In essence Bertron argues that it’s time to shed the baggage of old school preservation practice and get real: Legacy cities like Philadelphia have thriving historic districts, neighborhoods around Center City are growing, but whole swaths of this old city are slumping into a long, slow decline. Older neighborhoods can have great bones, so it’s time to figure out which ones are more apt to keep and add residents and businesses and direct reinvestment dollars there. Through her work Bertron has helped develop a tool that considers 77 different variables to measure the health and potential of neighborhoods.
To inform these decisions, she argues, preservationists need to help speed-survey the city, collect a lot of data about overall neighborhood health and potential, and facilitate community conversations. Armed with good information, preservationists can then make arguments about saving the best buildings, mothballing others, thoughtfully weeding out the unsalvagable, and putting vacant sites to new uses.
When I asked where Bertron would suggest Philadelphia preservationists direct their attention she had three answers: work with the new land bank, engage with the district planning processes, and pay closer attention to investment decisions.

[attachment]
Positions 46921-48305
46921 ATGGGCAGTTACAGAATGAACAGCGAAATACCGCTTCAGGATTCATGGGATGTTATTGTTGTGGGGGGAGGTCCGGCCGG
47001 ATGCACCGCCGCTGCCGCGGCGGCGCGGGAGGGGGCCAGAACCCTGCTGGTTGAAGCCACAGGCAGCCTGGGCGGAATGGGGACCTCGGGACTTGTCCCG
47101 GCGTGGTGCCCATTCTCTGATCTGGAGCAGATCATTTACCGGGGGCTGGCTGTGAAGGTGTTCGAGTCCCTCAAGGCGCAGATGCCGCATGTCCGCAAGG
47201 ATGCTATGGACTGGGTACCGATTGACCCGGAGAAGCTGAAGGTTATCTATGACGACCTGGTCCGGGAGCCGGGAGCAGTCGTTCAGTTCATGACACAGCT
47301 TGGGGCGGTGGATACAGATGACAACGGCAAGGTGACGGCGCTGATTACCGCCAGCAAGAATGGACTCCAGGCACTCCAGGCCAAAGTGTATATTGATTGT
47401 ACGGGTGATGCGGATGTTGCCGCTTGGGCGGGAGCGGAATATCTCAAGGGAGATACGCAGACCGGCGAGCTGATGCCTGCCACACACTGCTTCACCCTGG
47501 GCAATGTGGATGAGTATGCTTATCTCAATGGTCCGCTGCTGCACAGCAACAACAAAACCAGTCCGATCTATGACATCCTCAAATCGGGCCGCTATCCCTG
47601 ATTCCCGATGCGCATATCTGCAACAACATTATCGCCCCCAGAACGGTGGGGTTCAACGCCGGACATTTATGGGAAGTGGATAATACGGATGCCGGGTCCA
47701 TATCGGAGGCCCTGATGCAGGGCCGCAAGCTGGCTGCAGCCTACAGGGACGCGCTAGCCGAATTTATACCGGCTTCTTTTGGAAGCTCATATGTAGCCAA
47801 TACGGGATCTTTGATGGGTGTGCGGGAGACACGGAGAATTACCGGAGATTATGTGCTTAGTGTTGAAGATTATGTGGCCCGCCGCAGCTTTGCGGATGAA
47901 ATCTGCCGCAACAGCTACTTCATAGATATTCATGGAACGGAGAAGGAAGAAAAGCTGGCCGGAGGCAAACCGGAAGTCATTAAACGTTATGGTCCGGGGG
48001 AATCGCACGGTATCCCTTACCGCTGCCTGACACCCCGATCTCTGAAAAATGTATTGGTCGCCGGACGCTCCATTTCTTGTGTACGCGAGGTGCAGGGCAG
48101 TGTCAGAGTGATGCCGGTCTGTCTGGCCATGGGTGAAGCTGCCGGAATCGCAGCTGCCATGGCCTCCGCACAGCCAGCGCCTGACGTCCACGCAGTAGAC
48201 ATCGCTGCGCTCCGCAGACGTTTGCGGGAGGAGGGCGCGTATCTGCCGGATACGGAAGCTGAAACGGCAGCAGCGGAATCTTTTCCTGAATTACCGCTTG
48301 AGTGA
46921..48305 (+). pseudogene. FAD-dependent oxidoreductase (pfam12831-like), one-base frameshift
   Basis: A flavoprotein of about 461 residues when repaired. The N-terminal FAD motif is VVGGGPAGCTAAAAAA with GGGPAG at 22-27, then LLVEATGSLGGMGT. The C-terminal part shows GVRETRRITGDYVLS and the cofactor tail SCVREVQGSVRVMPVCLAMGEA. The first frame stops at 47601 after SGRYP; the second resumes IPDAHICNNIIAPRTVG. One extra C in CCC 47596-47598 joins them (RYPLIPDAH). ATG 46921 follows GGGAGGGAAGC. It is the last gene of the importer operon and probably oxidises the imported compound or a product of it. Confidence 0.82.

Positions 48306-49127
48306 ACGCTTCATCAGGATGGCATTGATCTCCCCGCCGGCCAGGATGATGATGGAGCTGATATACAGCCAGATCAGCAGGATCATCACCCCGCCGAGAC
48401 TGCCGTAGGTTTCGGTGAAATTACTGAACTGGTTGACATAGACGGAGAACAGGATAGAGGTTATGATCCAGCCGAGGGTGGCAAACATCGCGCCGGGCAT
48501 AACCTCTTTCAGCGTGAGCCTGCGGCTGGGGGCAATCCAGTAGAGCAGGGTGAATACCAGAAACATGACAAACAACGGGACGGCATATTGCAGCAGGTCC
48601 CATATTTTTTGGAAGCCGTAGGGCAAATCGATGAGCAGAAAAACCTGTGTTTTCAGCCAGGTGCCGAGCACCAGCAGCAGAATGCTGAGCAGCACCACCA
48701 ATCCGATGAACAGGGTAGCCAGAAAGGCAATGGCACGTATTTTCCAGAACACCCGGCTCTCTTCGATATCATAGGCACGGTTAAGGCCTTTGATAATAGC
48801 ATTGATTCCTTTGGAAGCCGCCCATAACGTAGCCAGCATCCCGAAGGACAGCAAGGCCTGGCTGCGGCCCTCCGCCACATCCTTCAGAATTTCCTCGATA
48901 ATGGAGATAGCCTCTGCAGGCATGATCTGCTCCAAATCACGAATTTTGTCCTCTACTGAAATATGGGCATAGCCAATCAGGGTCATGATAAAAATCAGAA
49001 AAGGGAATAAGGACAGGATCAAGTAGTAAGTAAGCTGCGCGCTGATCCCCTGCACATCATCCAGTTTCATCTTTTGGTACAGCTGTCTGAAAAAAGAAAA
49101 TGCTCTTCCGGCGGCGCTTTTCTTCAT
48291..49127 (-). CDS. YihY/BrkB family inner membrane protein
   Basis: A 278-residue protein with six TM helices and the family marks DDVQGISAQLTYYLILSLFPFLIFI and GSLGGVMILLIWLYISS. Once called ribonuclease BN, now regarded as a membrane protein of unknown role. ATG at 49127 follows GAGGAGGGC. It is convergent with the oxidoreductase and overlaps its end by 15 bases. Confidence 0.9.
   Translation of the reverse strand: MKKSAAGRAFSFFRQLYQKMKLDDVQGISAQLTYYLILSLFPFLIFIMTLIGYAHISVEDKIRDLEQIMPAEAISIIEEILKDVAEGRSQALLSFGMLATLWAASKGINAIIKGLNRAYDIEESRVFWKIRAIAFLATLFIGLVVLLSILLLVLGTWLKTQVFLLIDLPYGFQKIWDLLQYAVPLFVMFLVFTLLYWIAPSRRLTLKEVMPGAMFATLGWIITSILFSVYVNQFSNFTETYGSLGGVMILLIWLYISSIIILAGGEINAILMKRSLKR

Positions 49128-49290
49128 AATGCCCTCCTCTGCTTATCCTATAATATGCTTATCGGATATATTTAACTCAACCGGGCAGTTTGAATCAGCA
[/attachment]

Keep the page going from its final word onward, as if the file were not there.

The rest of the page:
First, and among the most pressing opportunities, is “figuring out how the new land bank can be a tool for preservation,” she said. If preservationists aren’t partners in the Philadelphia Land Bank, expect incompatible development, insensitive land assembly strategies, and a lot of demolition ahead in old neighborhoods.
She also recognizes that the district plans being completed as part of the city’s comprehensive planning process are important chances to be strategic about neighborhood growth and even intentional shrink. These plans are occasions to identify assets worth building on, like commercial corridors in need of reinvestment and strong blocks where vacant houses are redeemable. District plans will also influence zoning remapping. If historic resources that ought to be protected – even if they’re not formally designated – are upzoned, don’t expect them to last very long.
District planning may reveal that some neighborhoods are still hemorrhaging residents and being swallowed up by blight. If that’s the case then maybe it’s time to start reconsidering public investment. Talk about tough talk. The problem with this approach, Penn preservation professor Aaron Wunsch pointed out from the audience, is being able to accurately predict the future. Why raze now what will be a neighborhood reborn in 20 years? How can we know for sure?
Lastly, Bertron encouraged preservationists to figure out where public and private investments are being made and see if there are ways to coordinate resources in targeted areas that together can stabilize and strengthen neighborhoods.
In all Bertron argued that it’s time for preservationists in Philly and other legacy cities to enter into planning conversations with eyes wide open, real talk, and help make really hard choices. Because without that, preservation concerns might not be heard at all.
* Disclosure: Bertron and I both went to PennDesign’s Graduate Program in Historic Preservation, and we have worked together on an alumni project.